In the past, Valve has indicated that the stories of Portal and Half-Life 2: Episode Two are connected. Without spoiling too much; they are, and the door that the two games together leave open for Half-Life 2: Episode 3 is intriguing, to say the least. The connections is not made apparent through lengthy exposition or forced dialogue. Ra-ther, the connection between the two games relies mostly on the careful observation of the player, and comes through in the environment.
But that isn’t all that Portal has going for it in regard to its narrative. Unexpected-ly, Portal is funny. Really funny. Actually capable of making me laugh out loud funny. That’s pretty rare in the world of games. From the sharply written dialogue delivered by the sarcastic computerized guide, GLADoS, right down to the oddly kind and sympa-thetic gun turrets, whose only objective in their existence is to kill the player, but man-age to utter “I forgive you,” when defeated with clever portal use. The humor and dialo-gue really manage to keep the game moving forward and keep the player grounded in an environment that is completely devoid of any human interaction. Really, I could spend more time discussing the humor of Portal than any other aspect of the game, but it is something you have to experience for yourself.
Many would call out Portal’s length as its biggest flaw. Truthfully, it only took me less than 3 hours to complete. Regardless, those were some of the best 3 hours I’ve ever spent with a game. So much so, that I would contend that one of the things that makes Portal as great as it is, is its short length. If the game had been much longer, it easily could have gotten to the point where every level just felt like another exercise -- like another routine. Instead, Portal delivers a complete gaming experience that can be completed in one sitting and still feel satisfying. Still, that 3 hour main game might not be enough for some people, which is precisely why the game ships with a collection of bonus maps from the main game re-worked to be more challenging, such as blocking certain doors, removing certain objects, or making the gun turrets invulnerable. In addition to the bonus maps is the option to enable several map challenges, such as completing a level with the fewest possible number of portals, or fewest possible number of steps taken. These extra features help to add a bit more meat to Portal, with the almost inevitable possibility of fan created maps, and/or extra maps made available in the future as official downloadable content.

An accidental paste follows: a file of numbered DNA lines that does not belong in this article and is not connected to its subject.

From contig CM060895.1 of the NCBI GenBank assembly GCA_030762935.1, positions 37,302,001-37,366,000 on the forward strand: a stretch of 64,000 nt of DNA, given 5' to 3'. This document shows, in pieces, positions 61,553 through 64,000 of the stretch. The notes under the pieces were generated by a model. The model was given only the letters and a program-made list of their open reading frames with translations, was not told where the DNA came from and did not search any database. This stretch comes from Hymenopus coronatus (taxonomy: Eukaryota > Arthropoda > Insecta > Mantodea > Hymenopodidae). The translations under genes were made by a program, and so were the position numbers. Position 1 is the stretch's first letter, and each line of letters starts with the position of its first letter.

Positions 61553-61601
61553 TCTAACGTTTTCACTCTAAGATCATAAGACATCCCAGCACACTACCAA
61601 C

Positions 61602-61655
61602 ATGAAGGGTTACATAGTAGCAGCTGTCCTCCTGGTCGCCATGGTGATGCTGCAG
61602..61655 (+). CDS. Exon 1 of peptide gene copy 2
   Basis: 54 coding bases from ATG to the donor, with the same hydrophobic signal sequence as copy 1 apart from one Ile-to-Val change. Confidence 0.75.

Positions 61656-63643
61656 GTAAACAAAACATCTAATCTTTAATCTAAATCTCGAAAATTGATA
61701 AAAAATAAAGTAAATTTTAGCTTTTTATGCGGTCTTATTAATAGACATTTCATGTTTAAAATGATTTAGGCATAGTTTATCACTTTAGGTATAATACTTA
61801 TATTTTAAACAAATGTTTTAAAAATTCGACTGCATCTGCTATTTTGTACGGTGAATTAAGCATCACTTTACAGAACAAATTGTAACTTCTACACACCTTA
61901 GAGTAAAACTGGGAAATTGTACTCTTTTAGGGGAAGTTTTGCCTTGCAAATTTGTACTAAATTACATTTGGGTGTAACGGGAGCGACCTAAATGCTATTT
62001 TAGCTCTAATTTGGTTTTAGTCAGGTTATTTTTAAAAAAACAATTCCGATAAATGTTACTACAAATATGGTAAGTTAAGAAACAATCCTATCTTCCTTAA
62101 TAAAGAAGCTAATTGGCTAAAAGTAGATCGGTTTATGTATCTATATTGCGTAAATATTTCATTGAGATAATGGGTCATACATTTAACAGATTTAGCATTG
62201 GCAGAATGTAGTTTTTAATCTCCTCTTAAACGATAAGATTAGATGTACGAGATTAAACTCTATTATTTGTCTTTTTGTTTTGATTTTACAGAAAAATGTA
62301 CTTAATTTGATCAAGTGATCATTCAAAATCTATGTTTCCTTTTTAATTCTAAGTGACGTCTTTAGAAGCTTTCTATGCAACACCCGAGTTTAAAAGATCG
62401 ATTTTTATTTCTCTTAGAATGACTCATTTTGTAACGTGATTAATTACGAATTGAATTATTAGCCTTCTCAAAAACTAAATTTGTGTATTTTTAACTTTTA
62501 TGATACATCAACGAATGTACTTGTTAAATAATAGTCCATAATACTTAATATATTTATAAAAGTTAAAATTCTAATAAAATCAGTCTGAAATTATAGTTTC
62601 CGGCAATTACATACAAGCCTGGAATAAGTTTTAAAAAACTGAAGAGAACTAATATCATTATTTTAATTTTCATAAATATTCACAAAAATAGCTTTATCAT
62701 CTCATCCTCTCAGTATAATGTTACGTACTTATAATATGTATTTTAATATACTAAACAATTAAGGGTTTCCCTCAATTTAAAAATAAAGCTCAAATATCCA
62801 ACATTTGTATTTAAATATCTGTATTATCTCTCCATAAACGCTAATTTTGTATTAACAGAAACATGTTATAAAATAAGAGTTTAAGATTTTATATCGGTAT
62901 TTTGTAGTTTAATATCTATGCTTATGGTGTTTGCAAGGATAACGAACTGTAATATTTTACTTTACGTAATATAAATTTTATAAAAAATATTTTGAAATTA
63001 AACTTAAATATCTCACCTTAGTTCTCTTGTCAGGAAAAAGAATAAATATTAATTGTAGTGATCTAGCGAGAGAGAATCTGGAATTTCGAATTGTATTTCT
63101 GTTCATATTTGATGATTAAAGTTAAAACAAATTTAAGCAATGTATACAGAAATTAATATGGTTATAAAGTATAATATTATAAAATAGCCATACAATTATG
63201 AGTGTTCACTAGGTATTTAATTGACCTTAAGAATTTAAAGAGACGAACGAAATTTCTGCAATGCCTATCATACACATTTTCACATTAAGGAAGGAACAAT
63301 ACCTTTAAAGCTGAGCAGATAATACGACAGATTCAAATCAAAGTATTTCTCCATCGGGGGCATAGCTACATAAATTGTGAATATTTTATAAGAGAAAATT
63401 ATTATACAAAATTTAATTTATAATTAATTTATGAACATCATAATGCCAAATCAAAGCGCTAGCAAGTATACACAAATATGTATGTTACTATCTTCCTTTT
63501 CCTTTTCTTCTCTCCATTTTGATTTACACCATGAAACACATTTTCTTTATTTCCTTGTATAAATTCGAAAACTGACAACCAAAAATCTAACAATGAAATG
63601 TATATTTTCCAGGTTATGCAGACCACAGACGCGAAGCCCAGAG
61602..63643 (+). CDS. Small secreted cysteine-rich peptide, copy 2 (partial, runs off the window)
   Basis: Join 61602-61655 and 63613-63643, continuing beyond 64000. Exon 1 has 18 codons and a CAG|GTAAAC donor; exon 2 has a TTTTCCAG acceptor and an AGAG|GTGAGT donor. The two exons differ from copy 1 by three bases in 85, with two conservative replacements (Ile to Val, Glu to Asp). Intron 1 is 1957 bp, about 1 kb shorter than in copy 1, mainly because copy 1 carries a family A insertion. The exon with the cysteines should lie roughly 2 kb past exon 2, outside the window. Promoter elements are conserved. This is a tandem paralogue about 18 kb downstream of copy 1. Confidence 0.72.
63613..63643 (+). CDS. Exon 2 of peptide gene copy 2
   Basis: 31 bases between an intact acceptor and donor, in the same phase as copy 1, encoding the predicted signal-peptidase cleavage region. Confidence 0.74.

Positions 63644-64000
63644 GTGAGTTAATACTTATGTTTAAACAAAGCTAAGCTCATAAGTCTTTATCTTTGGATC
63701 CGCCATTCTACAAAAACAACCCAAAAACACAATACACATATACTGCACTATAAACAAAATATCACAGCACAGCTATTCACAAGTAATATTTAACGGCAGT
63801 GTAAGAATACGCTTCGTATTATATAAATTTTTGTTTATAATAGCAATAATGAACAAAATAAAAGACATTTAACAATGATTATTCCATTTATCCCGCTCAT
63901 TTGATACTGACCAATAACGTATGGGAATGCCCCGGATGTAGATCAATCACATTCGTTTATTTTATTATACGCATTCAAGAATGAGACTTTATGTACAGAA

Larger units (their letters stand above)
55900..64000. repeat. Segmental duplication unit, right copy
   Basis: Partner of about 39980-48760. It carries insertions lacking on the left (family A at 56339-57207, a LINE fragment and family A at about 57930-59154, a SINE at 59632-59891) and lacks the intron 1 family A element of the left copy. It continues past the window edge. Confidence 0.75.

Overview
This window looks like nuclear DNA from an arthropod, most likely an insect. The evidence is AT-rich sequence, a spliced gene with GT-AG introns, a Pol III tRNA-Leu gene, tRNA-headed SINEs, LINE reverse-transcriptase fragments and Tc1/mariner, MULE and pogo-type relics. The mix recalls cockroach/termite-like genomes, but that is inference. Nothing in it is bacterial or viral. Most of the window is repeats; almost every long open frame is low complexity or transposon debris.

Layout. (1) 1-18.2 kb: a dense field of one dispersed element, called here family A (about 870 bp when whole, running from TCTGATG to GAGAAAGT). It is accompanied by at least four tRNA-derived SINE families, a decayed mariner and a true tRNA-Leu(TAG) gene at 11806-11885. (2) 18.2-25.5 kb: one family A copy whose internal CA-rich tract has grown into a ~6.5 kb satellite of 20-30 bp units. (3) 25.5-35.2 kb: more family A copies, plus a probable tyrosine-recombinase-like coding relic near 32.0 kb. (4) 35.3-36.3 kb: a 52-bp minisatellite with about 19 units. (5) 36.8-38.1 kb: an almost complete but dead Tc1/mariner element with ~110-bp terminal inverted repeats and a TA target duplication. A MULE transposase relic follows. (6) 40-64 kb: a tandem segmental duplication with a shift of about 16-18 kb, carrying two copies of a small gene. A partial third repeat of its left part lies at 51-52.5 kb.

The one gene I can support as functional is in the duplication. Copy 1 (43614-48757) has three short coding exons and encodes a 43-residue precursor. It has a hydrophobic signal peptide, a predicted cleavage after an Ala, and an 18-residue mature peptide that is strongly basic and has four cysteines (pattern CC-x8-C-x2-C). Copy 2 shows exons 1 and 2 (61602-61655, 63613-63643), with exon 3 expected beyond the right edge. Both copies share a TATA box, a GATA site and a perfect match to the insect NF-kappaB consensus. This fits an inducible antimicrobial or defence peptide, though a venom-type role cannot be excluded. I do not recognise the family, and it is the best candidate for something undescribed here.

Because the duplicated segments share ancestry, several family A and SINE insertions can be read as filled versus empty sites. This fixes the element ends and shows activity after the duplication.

The admittedly brief length of the main game, combined with the white, sterile labyrinth setting, and the fact that the player only has one gun throughout the entire game, makes Portal into a sublime minimalist experience. At the end of the day, Portal is like many puzzle games in that regard -- something simple you can keep coming back to -- and completely unlike puzzle games in most every other regard. The abstract, reality-bending nature of the design and the wry, sardonic sense of humor, combine to bring to life a truly unique and off-beat game. Truly, you’ve never seen or played anything quite like Portal.10/